Adjustable scissor lift?

Hi folks,
I would like to figure out how to make an adjustable scissor lift. By “adjustable”, I mean I’d like to be able to rotate just one piece of the scissor lift and the entire scissor lift expands or collapses.
I’ve been playing with this off and on over the past 6 months… I can’t seem to get there. Here is what I have so far:

  • I make each scissor section a component (a “section” has an inner & outer arm on both sides of the scissor. Right now the arms are groups, not components)
  • I have 5 scissor sections that are all stacked in the collapsed position
  • I can rotate one of the outer arms and all outer arms rotate. But of course the problem is then:
    1) the inner arms have not also rotated
    2) the scissor sections have not displaced (in other words, they are not connected)

At one point I thought I had the outer and inner arms considered as the same component so that a rotation of the outer arm (say in the CW direction) caused the inner arm to rotate in the CCW direction. I can’t seem to recreate that (maybe the outer and inner arms are not really mirrors of each other… I’ve forgotten… seems like mirrored components aught to work.

Recently I had the brilliant idea to try recursive components: the top scissor section would be part of the next lower component which would then all be part of the next lower section… and so on. Sketchup does not like having a component be a part of the same component.

I can get the motion that I want by using Fredo6 “Animator”. But when I exit Animator the model returns to the starting position. It would be cool if Animator would have an option to leave the model as-is when exiting, or at some point along the timeline. That would be a cool way to get any position I want.

Has anyone figured this out?

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Off topic: is this commercial?

Regarding the Animator question, @Fredo6 would be your guy.

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Thanks Kaidenh,
No, not commercial. Is it really off-topic? Seems like this is a Sketchup general use question related to components, groups.
Hadn’t thought about going right to Fredo… thanks, good idea!

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Just use positioners to save the position of objects along the timeline. This is the 4th icon on the toolbar. Positioners are actually independent of Animator. You can move objects around and save their position. and later recall their position.



I love it!!! Thanks so much Fredo… wonderful!!!

I think it should be possible to create a Dynamic Component to model this.

I haven’t time to create one, but you could try it with component options something like the following

Overall target height OR arm angle from horizontal
No. of arms
Arm length
Arm width
Arm depth
Pivot offset (distance between arm ends and pivot hole)

You can then calculate the position of each arm and move the arm geometry into position.

In reality, what moves the scissor action? A screw thread shortening the distance between the bottoms of the inner and outer arms?

Is this approximately the geometry you are describing?

Or are the two top arms only half length with the load being carried at the central pivot point? Like this?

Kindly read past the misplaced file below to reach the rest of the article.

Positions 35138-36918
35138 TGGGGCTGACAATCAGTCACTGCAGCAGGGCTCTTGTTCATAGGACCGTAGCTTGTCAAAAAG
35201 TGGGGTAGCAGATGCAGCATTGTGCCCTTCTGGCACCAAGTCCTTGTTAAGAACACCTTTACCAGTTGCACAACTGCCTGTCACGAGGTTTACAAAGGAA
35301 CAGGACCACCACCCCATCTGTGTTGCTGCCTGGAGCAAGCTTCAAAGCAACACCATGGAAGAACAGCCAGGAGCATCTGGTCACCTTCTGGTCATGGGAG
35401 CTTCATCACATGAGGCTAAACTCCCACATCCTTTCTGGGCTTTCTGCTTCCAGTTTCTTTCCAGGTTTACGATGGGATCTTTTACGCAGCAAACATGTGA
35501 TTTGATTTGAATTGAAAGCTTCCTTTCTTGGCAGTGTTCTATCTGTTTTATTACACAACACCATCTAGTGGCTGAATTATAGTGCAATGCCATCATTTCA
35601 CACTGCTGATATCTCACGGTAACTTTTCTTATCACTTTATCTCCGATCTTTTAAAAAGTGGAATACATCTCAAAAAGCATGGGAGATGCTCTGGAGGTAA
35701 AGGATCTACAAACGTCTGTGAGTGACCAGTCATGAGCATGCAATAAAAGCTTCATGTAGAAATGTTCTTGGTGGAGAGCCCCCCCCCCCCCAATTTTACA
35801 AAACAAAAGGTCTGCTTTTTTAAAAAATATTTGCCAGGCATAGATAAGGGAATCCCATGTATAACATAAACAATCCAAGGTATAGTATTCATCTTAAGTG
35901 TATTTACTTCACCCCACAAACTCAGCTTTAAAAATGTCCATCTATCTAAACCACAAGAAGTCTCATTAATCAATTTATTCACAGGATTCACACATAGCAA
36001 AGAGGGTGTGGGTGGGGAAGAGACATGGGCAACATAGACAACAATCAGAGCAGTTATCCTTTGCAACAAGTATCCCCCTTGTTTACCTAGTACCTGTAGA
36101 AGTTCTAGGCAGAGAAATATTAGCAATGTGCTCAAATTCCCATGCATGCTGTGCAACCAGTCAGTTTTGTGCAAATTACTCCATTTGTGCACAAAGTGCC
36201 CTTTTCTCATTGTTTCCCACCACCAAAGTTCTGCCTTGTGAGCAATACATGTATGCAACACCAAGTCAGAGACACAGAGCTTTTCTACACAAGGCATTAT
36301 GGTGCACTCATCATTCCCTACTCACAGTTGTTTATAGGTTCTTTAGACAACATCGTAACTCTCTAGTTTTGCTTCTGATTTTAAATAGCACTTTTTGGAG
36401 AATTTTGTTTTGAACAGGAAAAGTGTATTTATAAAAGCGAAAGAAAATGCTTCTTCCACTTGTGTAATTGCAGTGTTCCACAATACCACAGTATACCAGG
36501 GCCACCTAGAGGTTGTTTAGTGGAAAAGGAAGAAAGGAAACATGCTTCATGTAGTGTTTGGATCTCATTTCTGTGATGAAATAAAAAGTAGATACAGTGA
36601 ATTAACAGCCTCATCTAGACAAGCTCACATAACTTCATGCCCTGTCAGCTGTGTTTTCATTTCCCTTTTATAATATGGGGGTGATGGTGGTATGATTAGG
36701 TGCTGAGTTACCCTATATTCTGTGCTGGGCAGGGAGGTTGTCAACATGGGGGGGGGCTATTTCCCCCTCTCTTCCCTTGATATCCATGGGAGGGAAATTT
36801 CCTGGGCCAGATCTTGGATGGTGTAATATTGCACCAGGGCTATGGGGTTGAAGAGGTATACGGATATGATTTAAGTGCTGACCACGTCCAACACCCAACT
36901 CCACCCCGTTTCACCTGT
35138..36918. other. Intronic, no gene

Thanks John,

Your fist picture is the configuration that I was working with.
Unfortunately, dynamic components require a Pro license.
But, the good news… or, I should say fantastic news is that really the Fredo6 Animator plugin is the best solution IMHO, and does not require a Pro license. In fact it’s free, but I was so delighted that I $donated. Animator allows you to create primitive movements like “scissor arm rotate 5 degrees” and “raise scissor section by 2 inches”, etc. Then you copy/paste multiple primitives in series and/or parallel to get the complex model moving as a unit. Animator uses these primitives on a timeline so that you can have multiple objects animating at different speeds and times along the timeline… similar to movie creation with tools like Camtasia or MacOS Movie.
But, for my purposes, I already had an Animator set of primitives to raise the scissor lift. Today, Fredo showed me how to pick a point on the timeline (corresponding to my desired scissor height) and then save that position for use outside of Animator (Animator is really an application with GUI that takes over the Sketchup execution).
So, creating the motion primitives within Animator are not trivial, but Fredo has a very good Youtube tutorial with an example of a moving forklift. For my first entre into Animator, my Scissor lift took me about 6 hours to create, with many visits back to Fredo’s tutorial. But, now that I have this scissor lift animated I can configure it to any height for future uses.

That sounds pretty good - glad you have a solution that works for you.

I meant my question was off topic, not yours.

Oh, that makes more sense… sorry for my misinterpretation… thanks for the clarification.

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This probably wont help you, but just as a comment…
I have used MS Physics as a free Sketchup extension for a while, and quickly knocked together a working scissor lift. you cannot set it at a certain position with just at a click, but can use any keyboard keys to move it up and down. Highly recommend MSP.


(hoping this helps someone somewhere)


Thanks Jacob. I will definitely check out MS physics.